"We were certainly surprised to see replay in the human brain, even though it's what we were expecting given the animal literature," Jarosiewicz says. "To make sure what we were seeing was real, we did a series of sanity checks, or controls, to make sure the result wasn't an artifact of something trivial we were overlooking."

Offline replay seems to help humans and animals make sense of a day's events and store new memories, the study authors theorize.

Mechanistically, offline replay likely involves two crucial brain structures: the hippocampus and the neocortex. The hippocampus is a small, sea-horse shaped brain region located under the cerebral cortex, and is primarily associated with memory. The neocortex is the wrinkly outer layer of the brain responsible for processing sensory information, controlling voluntary movements, and making decisions.

The hippocampus is very plastic, meaning its synaptic strengths can change rapidly. The neocortex isn't as plastic as the hippocampus, which makes it harder for it to form new memories quickly. But the neocortex allows existing memories and knowledge to be less susceptible to loss. It doesn't get 'overwritten' by new memories as easily as the hippocampus does, Jarosiewicz says.

"We think the hippocampus helps us store new memories quickly, despite our slowly-learning neocortex, by taking a 'snapshot' of which neocortical neurons were active during important or emotionally salient events," Jarosiewicz says.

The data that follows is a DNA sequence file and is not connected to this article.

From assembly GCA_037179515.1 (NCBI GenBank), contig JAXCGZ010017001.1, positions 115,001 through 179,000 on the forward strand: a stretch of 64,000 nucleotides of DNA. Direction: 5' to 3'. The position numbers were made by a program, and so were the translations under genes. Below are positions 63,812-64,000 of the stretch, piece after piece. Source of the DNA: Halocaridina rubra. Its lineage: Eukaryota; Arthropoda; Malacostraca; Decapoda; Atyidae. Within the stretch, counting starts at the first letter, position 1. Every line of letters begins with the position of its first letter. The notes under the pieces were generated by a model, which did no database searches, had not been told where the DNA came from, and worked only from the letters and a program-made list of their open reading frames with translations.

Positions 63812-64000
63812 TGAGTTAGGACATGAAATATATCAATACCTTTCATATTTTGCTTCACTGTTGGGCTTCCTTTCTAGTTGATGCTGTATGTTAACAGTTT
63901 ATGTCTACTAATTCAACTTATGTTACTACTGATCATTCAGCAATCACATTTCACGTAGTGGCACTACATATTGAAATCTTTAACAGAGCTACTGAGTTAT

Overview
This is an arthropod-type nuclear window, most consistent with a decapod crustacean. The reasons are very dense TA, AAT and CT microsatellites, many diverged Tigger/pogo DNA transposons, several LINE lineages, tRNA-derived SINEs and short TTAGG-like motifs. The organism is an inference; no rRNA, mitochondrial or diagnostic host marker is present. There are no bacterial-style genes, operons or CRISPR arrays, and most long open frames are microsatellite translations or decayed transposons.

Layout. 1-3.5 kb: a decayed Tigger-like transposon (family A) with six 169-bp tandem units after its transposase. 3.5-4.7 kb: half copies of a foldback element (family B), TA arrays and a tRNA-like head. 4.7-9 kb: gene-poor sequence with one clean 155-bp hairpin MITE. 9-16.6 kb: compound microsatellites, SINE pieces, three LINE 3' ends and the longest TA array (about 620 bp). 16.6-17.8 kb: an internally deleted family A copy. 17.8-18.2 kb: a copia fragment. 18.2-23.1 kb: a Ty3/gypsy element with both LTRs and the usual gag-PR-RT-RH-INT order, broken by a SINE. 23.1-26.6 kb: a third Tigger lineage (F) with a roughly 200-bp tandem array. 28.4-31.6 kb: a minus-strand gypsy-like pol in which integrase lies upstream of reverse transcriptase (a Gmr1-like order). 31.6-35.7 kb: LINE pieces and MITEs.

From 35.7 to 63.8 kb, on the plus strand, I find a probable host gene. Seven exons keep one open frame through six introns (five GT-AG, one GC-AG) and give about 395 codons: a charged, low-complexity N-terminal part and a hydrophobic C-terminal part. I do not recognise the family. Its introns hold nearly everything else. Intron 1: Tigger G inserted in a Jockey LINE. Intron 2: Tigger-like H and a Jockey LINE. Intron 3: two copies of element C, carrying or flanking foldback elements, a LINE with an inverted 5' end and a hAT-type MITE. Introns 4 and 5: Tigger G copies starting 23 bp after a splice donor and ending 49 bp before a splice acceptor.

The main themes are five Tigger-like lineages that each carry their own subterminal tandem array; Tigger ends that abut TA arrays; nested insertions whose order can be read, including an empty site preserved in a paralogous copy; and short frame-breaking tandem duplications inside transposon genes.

The hippocampus takes this snapshot by quickly strengthening the neural connections that are activated during an event, Jarosiewicz explains. Later, the brain structure reactivates the same neurons that were involved, and the reactivation is experienced as a memory.

Offline replay is thought to make memories stronger because it gradually incorporates them into the existing knowledge base in the neocortex — without disrupting the information that's already there.

Practically, the study means sleep may be even more important than previously thought.

Getting a good night's sleep before a test and before important interviews is beneficial for good cognitive performance, Jarosiewicz says. It's possible that hitting the hay after a study session or winning a game can help process and store the lessons learned.

Abstract: The offline ‘‘replay’’ of neural firing patterns underlying waking experience, previously observed in non-human animals, is thought to be a mechanism for memory consolidation. Here, we test for replay in the human brain by recording spiking activity from the motor cortex of two participants chronically implanted with micro- electrode arrays as part of a brain-computer interface pilot clinical trial. Participants took a nap before and after playing a neutrally controlled sequence-copying game that consists of many repetitions of one ‘‘repeated’’ sequence sparsely interleaved with varying ‘‘control’’ sequences. Both participants performed repeated sequences more accurately than control sequences, consistent with learning. We compare the firing rate patterns that caused the cursor movements when performing each sequence to firing rate patterns throughout both rest periods. Correlations with repeated sequences increase more from pre- to post-task rest than do correlations with control sequences, providing direct evidence of learning-related replay in the human brain.